Sexual and reproductive health interventions to prevent adolescent pregnancy

For the de novo review, the researchers found 48 studies that compared "any form of sexual and reproductive health education, counseling, and access to contraception ... delivered to adolescents compared to no intervention or general health education." Of those, 51 studies were randomized controlled trials, "29 were quasi-experimental design and four were pre-post studies." According to the researchers, "[F]ifty-four of the 84 studies focused on adolescent age group alone (11-19 years) while the rest had overlapping age groups." The researchers were able to conduct a meta-analysis for 48 of the studies, and of those, all but 10 were conducted in high-income countries (HICs).

The researchers found that "[i]nterventions mainly included (1) education and counseling through peer groups, parent education, community members, telephone calls, Web-based content, and home visitation; (2) youth-friendly health services; (3) improving access to contraceptives through pharmacy, clinic, and advance provision of contraceptives; (4) condom distribution; (5) abstinence-focused education; (6) emergency contraceptive promotion; (7) skills development; and (8) multicomponent interventions."

According the researchers, the "data suggest that sexual and reproductive health education, counseling, and contraceptive availability increased 'mean knowledge score about sexual health and contraception...,' 'mean condom use self-efficacy score...,' 'use of any contraception...,' and condom use." They found that sexuality education "did not significantly impact risk of having sex ... or STIs."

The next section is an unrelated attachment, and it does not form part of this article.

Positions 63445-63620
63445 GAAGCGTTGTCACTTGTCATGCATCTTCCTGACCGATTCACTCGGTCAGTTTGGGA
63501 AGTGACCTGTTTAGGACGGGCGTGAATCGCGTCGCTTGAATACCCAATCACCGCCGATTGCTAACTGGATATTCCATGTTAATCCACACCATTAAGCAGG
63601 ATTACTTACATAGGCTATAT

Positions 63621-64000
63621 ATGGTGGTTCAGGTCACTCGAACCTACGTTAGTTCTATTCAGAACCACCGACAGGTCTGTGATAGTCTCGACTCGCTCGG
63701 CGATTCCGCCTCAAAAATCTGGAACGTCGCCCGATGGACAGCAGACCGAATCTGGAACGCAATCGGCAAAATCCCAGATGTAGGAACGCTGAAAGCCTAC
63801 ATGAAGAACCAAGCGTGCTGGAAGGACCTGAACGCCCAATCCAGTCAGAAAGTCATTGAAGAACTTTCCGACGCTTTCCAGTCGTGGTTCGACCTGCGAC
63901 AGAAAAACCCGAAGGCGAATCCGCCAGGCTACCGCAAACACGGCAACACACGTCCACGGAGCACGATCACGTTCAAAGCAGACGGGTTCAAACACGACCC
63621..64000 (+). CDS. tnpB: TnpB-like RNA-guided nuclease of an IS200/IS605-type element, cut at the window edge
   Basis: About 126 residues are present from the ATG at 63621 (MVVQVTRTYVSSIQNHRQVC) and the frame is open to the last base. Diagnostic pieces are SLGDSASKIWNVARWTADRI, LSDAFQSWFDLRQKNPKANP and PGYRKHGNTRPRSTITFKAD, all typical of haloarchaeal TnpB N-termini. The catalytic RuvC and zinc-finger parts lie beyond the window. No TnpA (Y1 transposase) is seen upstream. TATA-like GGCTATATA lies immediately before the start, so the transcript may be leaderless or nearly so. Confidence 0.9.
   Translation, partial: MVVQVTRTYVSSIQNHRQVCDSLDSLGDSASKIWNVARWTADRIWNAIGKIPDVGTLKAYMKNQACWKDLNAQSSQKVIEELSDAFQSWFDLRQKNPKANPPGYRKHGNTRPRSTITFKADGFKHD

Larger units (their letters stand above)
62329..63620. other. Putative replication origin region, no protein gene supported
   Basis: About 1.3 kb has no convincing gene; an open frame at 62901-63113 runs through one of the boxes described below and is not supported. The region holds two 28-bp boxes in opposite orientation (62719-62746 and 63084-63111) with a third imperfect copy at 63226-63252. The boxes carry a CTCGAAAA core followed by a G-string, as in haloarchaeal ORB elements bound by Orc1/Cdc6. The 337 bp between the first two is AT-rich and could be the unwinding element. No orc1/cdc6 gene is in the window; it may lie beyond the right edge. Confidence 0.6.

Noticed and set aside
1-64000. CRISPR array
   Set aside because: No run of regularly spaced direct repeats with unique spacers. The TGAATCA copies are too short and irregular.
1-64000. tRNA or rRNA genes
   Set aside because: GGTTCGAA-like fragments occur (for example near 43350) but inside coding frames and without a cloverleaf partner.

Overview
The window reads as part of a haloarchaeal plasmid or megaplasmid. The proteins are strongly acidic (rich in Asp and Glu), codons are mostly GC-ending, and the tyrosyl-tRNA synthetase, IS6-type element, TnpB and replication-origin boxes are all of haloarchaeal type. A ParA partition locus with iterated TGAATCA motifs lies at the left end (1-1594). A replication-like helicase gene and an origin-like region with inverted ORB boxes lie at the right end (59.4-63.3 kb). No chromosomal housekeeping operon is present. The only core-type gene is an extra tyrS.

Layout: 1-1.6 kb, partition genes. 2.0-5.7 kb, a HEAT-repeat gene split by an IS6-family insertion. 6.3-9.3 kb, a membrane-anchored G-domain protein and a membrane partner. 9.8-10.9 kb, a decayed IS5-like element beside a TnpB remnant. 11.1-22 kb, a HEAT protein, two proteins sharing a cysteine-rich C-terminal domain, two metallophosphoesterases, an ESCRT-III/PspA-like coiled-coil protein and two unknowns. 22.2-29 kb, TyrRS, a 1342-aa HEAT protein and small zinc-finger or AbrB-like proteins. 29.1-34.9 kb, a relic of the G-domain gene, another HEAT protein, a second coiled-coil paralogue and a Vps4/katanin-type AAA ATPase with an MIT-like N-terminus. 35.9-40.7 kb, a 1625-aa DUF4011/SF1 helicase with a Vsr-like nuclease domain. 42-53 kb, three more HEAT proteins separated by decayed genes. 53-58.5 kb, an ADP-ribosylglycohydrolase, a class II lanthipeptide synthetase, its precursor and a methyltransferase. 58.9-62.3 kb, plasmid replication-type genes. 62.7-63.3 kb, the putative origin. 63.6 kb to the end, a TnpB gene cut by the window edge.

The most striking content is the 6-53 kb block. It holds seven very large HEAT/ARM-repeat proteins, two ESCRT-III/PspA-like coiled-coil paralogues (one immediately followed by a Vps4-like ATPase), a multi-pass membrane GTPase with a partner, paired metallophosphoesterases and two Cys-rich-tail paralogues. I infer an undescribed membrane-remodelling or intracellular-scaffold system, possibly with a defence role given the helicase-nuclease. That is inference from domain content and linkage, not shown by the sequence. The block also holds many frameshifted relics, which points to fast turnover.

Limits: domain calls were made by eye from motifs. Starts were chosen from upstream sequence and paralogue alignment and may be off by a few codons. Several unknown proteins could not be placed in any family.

When the researchers pooled the eligible studies for analysis, they found "a 15 percent decrease ... in incidence of adolescent pregnancies and a 37 percent decrease ... in the rate of repeat adolescent pregnancies." The researchers also assessed the literature based on the type of intervention and found that:

  • "Peer-led counseling significantly improved mean knowledge score however did not significantly impact use of contraception";
  • "Parent-directed interventions were ... effective in improving sexual knowledge";
  • "Clinic-based interventions comprising counseling, skills building, and case management services improved mean knowledge";
  • Technology-based interventions on health behavior skills "and teen-led, media literacy curriculum focused on sexual portrayals in the media were effective in improving sexual knowledge but did not have any impact on contraceptive use"; and
  • "Schoolbased interventions including combined sex education with youth-friendly sexual health services, curriculum modules implemented by adult facilitators or peer cofacilitators ... and HIV prevention education were effective in improving contraceptive use but did not impact mean knowledge scores."

Intimate partner violence